Dance and theatre are popular options and offered at diploma level. Sparkly brand-new dance studio open for business and although exterior looks rather utilitarian in arcadian Marymount setting, interior is tiptop. Girls were gently being led through a modern jazz routine on our visit: clear mix of abilities on the dance floor and no refuseniks. Royal Society dance exams available and LAMDA taught too. School assembly previewed upcoming musical with high kicking dance routine garnering much enthusiastic applause. Last year’s offering of Hairspray proved a triumph, its success prompting a switch to yearly rather than biennial productions.

Music per se clearly enjoyed, especially choir with over 40 girls taking part, and is seen as intrinsic to spiritual life of school. Instrumental tuition catered for and five practice rooms available but musicians hankering after the full symphony or big band experience should look elsewhere: current orchestra numbers just 10.

Art is taught as part of IB and not all about the portfolio but also marketing and presentation skills culminating in girls organising a show in a London gallery. Emphasis is on conceptual art: one student made a life-size plaster cast of a horse. Art rooms are well-equipped, light, spacious and artistically messy in a good way.

Creativity, Activity, Service (CAS) is one of the three essential elements that every student must complete as part of the Diploma Programme. All grades participate and are obliged to write up a ‘meaningful reflection’ afterwards. School operates on a Monday to Friday week but every Saturday morning in term time 15-20 local primary children are picked up by Marymount bus to attend ‘enrichment’ programme. Organised and taught by girls (under supervision): a recent session tempering chocolate had apparently been ‘a lot of fun’. Community clean up events, imaginative charity fund-raising and individual projects flourish: one student collected unwanted spectacles and teamed with a local optician to offer free eye tests and glasses for the homeless. We noticed boxes of sanitary products in one corridor that girls were donating to charity: a house competition was in play to see which could supply the most.

For a small school, Marymount packs a big punch with an impressive range of student-led activities. Numerous committees and societies to get involved with and if nothing appeals the Marymount ‘can-do’ attitude prevails and girls encouraged to set up a new one. Lots of badges proudly worn on blazers testify to membership of different groups.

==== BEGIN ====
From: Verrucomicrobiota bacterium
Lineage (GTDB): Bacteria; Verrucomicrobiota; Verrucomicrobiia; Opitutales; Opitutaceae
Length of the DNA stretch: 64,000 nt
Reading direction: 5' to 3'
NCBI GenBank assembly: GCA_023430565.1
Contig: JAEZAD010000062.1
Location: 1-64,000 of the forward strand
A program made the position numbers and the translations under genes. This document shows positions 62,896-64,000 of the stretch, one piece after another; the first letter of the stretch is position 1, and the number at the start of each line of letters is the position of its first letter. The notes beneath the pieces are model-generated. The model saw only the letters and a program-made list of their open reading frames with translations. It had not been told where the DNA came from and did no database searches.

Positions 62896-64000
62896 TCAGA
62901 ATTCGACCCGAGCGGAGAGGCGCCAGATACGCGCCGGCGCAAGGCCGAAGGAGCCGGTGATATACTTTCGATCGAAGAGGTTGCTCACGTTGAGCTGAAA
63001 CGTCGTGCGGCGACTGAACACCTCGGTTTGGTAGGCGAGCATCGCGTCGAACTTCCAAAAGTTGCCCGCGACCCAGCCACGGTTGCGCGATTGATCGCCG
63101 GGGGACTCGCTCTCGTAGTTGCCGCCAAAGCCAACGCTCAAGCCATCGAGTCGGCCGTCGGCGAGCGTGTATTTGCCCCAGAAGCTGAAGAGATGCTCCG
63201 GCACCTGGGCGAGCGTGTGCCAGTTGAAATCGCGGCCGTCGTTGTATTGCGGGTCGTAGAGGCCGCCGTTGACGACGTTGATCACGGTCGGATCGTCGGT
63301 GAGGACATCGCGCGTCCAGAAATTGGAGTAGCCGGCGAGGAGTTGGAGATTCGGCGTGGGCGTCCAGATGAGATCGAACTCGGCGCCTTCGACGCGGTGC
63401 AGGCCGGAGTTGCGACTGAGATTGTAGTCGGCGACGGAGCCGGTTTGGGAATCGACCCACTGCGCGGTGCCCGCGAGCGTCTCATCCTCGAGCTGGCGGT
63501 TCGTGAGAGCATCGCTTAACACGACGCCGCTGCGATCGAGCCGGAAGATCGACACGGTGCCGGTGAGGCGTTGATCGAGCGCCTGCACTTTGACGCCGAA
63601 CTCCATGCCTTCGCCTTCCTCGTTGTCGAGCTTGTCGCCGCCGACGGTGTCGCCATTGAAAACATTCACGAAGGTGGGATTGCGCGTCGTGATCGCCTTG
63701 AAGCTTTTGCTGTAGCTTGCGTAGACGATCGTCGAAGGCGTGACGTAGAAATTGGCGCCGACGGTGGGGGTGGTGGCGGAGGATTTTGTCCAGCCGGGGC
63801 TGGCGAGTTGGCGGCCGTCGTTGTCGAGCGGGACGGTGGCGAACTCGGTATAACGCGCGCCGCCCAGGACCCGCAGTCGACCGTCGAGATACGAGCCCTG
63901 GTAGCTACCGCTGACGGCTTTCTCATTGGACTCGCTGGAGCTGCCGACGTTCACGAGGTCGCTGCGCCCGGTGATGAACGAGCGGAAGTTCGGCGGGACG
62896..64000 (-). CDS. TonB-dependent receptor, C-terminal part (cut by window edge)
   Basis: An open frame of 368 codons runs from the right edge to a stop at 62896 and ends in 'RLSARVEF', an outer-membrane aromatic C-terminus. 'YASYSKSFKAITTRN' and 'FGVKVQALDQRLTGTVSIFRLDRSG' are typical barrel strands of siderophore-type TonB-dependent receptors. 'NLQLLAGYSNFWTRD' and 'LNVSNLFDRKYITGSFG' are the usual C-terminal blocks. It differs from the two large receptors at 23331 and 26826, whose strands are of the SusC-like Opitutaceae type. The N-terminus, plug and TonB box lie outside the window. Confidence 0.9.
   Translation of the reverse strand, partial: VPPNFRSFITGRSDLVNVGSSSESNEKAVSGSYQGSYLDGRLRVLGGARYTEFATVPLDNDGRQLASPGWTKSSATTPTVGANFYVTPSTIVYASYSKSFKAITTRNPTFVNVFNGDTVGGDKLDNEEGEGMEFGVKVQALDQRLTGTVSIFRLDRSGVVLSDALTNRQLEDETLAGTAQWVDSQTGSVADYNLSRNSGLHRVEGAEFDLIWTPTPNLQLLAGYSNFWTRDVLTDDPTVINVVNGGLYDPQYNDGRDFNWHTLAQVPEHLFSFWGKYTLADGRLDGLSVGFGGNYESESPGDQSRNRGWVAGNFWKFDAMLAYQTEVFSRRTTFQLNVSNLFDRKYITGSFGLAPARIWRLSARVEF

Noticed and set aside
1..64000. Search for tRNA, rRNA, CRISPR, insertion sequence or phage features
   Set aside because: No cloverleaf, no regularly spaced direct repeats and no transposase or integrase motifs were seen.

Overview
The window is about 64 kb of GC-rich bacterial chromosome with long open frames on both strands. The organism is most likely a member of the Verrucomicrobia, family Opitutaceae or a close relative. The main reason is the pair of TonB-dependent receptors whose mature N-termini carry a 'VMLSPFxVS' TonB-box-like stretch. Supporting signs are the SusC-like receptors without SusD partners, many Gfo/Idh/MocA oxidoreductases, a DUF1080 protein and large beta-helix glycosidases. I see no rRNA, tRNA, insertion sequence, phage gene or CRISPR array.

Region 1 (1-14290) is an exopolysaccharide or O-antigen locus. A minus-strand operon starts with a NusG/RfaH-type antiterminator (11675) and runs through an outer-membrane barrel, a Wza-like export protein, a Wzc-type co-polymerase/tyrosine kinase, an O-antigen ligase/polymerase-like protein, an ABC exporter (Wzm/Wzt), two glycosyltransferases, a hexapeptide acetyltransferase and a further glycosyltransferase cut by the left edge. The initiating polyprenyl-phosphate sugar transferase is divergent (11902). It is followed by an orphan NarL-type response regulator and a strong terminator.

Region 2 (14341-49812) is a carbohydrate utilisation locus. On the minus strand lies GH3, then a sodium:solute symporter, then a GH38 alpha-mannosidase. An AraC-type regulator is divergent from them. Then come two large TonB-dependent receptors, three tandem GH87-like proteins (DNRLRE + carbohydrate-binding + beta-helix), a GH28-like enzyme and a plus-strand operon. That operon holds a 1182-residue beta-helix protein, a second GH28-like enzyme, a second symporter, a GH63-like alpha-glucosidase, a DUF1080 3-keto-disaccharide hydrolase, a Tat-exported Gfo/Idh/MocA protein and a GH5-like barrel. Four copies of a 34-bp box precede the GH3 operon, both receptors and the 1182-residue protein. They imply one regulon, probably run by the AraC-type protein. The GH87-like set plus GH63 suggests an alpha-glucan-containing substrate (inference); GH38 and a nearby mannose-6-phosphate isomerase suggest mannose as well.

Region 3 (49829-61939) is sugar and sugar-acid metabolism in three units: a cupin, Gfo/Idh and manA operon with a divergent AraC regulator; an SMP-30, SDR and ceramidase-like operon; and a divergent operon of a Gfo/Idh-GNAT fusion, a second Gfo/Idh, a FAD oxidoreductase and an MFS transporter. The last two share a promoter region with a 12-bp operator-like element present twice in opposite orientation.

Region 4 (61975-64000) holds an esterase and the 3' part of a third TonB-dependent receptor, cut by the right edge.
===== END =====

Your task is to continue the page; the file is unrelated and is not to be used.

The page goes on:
Boarders

About a third board with biggest uptake in later years. Full, weekly and even occasional sleepovers catered for. Out of bounds during class time, accommodation is modern and comfortable and like everything else at Marymount, all spic and span. Girls room primarily in twos, but some threes; in IB years they can get an upgrade to single room with shared ensuite bathroom. Students do their own laundry (apart from uniform blouses) and change their own beds. Blazers conveniently handed in for a dry clean at end of every school year. Rooms we saw were filled with family photos and study aide-memoires. Lots of international boarders, head of boarding told us: ‘It can be hard for some girls to be so far away from parents and we try and make it a home.’ Weekend activities include a recent Harry Potter trip, and the school chefs are sometimes roped in for impromptu cupcake icing or even a risotto making session. A boarding council organises regular themed weekend dinners with quiz afterwards - girls divide themselves by age into ‘families’ and fierce but enjoyable competition ensues to claim winner’s crown - staff lend a hand and provide token prizes.

Sunday morning service obligatory in school chapel. No students allowed off campus without express parental permission: shopping trips in nearby Kingston popular. Overwhelming perception of Marymount from appreciative parents is a safe, protective and nurturing place: ‘My daughter is very happy and quickly built up a sense of belonging,’ said one. ‘Staff foster a very warm and caring environment,’ summed up another.

Background and atmosphere

Marymount is part of an international Catholic network of schools founded by Sisters of the Religious Sacred Heart of Mary. The congregation started in 1849 in Beziers, France formed by Father Jean Gailhac and Mother St Jean Cure. First school established in 1907 in Tarrytown, New York and since then around the globe. Marymount retains close links within the network and girls regularly visit Rome and Paris schools.

School sits on Coombe estate, a wealthy enclave of Kingston-upon-Thames. Sisters bought site in 1955 and lived there for over sixty years. In 1988 they hosted Mother Teresa of Calcutta, who arrived by helicopter and joined students in prayer and hymn singing. Marymount is now under lay leadership, but Sisters retain an advisory capacity as governors.

The original property has undergone many changes: chalet style classrooms and light wood interiors all add up to a clean Scandinavian feel while the six-acre manicured gardens make for a very English backdrop. Climbing trees is allowed and classes often held outside in warmer weather. Attractive dining hall equipped with fold-back doors makes al fresco dining a regular summer treat. Location is a handy one for international students with easy access to Heathrow and also good rail links into central London.